Solo Travel,  Travel

7 Lessons Learned After 5 Years of Being a Solo Travel Addict

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7 Lessons after 5 years of Being

IMPORTANT ANNOUNCEMENT: Tomorrow is my birthday

Yes I am going to be 27 and still get excited about birthdays. What can I say? Body of a (nearly) 27 year old, mind of a 6 year old.

But, jokes aside, it seems crazy that it was 5 years ago that I graduated university and applied for an Irish visa rather than a career-type job. And that, in the years since, I still regularly avoid the monotonous 9-5 grind and save my money for plane tickets rather than a car or a downpayment on a house.

To many, my way of life at 27 years old probably seems pretty juvenile. But as I look back at everything I’ve done and seen over the past couple of years, I can’t help but disagree. Solo travel has taught me a lot, both about myself and about life in general. Important lessons that I probably wouldn’t have learned quite as well in a normal everyday life. While there have no doubt been dozens, these are the ones that stand out and have been my biggest takeaways.

1) I CAN Adult

I’ve never considered myself to be irresponsible but it definitely took travelling around the world alone to realize that I needed to smarten up. I didn’t have my mom to remind me to make sure that my alarm was set to catch the early morning train. Or to ask me if I was sure that I was flying out of the same airport as I flew into. And there was nobody to help me out when my bank account was claimed fraudulent in Prague, or when my visa was compromised in Thailand. No, that was all on me. So when things went wrong, and they did (many times), I only had myself to blame and figure out a fix. It may have taken a few mistakes but I’ve learned to be more responsible with my time, my responsibilities, my belongings, and my budget.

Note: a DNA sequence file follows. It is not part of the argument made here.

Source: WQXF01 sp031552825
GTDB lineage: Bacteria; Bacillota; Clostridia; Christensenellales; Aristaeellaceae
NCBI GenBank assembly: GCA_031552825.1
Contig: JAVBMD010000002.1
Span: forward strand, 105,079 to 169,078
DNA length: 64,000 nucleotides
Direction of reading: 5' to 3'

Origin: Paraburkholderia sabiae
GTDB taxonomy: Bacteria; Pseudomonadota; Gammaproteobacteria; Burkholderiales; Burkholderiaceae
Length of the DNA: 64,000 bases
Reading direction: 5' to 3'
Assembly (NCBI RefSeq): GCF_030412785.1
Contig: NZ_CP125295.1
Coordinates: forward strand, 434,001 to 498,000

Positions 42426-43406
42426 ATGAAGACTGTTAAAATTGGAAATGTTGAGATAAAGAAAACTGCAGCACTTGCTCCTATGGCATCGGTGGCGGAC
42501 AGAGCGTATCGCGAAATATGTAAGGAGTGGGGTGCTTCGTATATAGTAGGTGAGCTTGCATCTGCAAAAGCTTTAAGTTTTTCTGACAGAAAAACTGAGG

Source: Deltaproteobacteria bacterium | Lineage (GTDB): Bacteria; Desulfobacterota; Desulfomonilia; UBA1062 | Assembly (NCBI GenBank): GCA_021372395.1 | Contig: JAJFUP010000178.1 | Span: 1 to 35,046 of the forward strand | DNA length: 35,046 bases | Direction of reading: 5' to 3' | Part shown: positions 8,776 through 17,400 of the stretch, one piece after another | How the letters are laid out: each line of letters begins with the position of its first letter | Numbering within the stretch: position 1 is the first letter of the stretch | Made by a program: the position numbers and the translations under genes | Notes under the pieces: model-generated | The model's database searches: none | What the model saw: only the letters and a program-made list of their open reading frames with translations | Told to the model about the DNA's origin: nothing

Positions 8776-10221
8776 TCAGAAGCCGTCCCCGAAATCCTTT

2) I’m a Whole Lot Braver Than I Thought


Travelling alone has meant I have had to do a whole lot of things I never imagined myself doing. The word’s “I can’t” and “I won’t” frequently flit through my mind but, being alone, I have no other choice. So when things get sketchy I’ve learned to figure things out, even when plans go awry (how was I supposed to know that faking Spanish wouldn’t work?!). And when things get gross, I’ve learned to suck it up; even when faced with the world’s most disgusting, cesspool of a toilet. Conquering some of the scariest and most disgusting things I have come across has only made me braver, stronger, and more determined. And a fleet-footed-squatting-ninja!

3. Kindness is Key

There’s nothing like being alone to appreciate the power a kind ‘hello’, or an honest ‘are you okay?’. As the queen of getting lost, anyone who asks if I need help reading my map becomes my personal superhero.The receptionist at my hostel in Berlin who slipped me a couple free drink vouchers after an epically awful day was my guardian angel. Sometimes being alone gets, well lonely, and I can’t tell you how many times even a friendly smile has made my day. Because of this, I’m also more aware and attuned to others around who may need that warm smile or friendly hello to better their day, and I’m happy to provide it because I know the difference it can make.

4. It’s Okay to Trust Strangers…